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Posts Tagged ‘grilled chicken’

I had a bunch of tarragon left from my braised lamb shanks that I wanted to use up with some chicken. Most of the recipes I’ve seen with tarragon involve a cream sauce. That’s all well and good on a cold day, but what does that do for me on a hot, sweltering, humid day? I thought it’d be best to toss it into a marinade and slap the meat on the grill. So, that’s what I did.

First things first though, I made a very simple corn soup. This soup is so simple I didn’t even use garlic! I simply stripped the kernels off of 3 ears and threw them, along with the naked ears, into a pot with 2 cups of water. I brought it up to a boil, covered the pot, turned the heat down to med-low, and let it simmer for about 20 minutes. Then, I turned off the heat and let it come to room temperature. That gave me time to mix together the marinade and get the chicken ready.

Jumping ahead, once the soup was cool, I tossed the naked ears and poured everything else into my blender and pureed it all up. I poured it back into the pot and slowing brought it back up to a slow simmer. I seasoned it with salt and pepper and then garnished it with some chopped up tarragon.

For the marinade I mixed together 3 tablespoons of soy sauce, 2 tablespoons of rice vinegar, 2 cloves of garlic minced, about 3 tablespoons of finely chopped tarragon, and 2 large chicken breasts that I separated the tender strip from the large piece (I did this for two reasons, the breasts were huge and I wanted some meat for lunch the next day). I covered it all with plastic and let it sit in the fridge for about an hour. I took it out and let it sit for about another hour while it came back to room temperature.

For my veggies I sautéed together 5 shiitake sliced, 1 red bell pepper cut into strips, 1 small head of broccoli cut into florets, 3 garlic cloves minced, and 1/4 onion sliced with 2 tablespoons of butter and about 2 tablespoons of soy sauce.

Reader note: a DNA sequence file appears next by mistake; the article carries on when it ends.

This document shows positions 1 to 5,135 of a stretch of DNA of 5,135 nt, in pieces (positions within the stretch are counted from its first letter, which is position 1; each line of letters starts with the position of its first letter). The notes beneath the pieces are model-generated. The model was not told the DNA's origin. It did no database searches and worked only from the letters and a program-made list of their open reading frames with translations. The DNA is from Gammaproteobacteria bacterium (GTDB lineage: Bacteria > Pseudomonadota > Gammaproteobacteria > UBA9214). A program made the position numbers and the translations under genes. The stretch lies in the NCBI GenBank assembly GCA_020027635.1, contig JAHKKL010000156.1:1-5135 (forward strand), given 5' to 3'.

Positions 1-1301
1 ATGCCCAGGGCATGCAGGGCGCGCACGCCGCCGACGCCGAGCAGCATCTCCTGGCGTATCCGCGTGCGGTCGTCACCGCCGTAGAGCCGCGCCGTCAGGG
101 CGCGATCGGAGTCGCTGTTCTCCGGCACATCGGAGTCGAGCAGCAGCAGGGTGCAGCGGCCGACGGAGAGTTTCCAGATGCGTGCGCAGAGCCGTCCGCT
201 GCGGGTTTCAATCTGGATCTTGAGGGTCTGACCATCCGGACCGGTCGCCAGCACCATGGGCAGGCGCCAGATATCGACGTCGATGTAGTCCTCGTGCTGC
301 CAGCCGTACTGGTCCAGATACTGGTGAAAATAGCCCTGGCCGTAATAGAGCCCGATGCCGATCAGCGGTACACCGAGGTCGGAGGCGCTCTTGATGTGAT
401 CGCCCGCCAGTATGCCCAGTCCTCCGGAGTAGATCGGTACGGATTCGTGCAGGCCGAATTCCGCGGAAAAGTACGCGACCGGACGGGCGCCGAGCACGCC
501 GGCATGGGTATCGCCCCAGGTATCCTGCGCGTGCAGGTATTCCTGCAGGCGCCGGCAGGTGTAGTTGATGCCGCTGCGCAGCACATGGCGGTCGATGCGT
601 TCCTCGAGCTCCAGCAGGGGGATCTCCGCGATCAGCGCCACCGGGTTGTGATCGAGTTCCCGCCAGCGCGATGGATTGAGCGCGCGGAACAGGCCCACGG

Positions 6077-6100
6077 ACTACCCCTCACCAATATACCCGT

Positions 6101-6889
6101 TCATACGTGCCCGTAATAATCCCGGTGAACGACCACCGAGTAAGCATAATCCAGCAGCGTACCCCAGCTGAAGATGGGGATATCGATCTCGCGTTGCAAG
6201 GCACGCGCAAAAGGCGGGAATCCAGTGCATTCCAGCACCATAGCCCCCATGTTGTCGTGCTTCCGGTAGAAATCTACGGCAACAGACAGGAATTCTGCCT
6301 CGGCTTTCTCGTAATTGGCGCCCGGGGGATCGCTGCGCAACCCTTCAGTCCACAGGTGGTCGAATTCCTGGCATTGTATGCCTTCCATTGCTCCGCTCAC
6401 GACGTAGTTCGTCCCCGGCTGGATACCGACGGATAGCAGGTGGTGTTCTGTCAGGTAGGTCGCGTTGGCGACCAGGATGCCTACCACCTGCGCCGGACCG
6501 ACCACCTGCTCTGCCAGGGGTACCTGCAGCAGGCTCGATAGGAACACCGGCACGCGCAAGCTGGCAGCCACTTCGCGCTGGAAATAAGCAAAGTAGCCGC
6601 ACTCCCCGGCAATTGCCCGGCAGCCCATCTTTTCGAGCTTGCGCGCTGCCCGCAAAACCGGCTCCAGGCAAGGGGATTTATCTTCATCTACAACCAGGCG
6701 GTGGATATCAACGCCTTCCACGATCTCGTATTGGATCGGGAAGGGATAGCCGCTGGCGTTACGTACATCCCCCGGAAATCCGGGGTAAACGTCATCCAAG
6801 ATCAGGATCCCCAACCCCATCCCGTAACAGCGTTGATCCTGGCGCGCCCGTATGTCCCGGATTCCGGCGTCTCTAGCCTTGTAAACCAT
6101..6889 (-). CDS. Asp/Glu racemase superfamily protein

I first melted the butter. Then I let the garlic go for about 30 seconds before adding the onion and pepper. About 5 minutes later I added the shiitake. 5 more minutes and I threw in the broccoli. I let that all saute together for about 7 more minutes and then poured in the soy sauce. Once the soy had all but evaporated in went about 2 tablespoons of chopped tarragon.

Grilling chicken like this is super easy. I heated the grill up to med-high heat and grilled the chicken for about 7 minutes on each side with the lid closed. That gives really nice grill marks and keeps the chicken nice and juicy.

That’s about all she wrote for this dinner. Oh, we had white rice for our starch.

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When walking around just about any market in Israel you’ll come across all sorts of really good food. Falafel, schawarma, and various kabobs. Another staple of the Israeli street food scene is grilled chicken. With Tamiko headed back to Japan last Thursday I wanted to make her one last delicious dinner that she couldn’t get at home. Since she really enjoyed the Middle Eastern food that she had, and loves cucumbers (even though I’m not the biggest fan), I decided to make this dinner for her.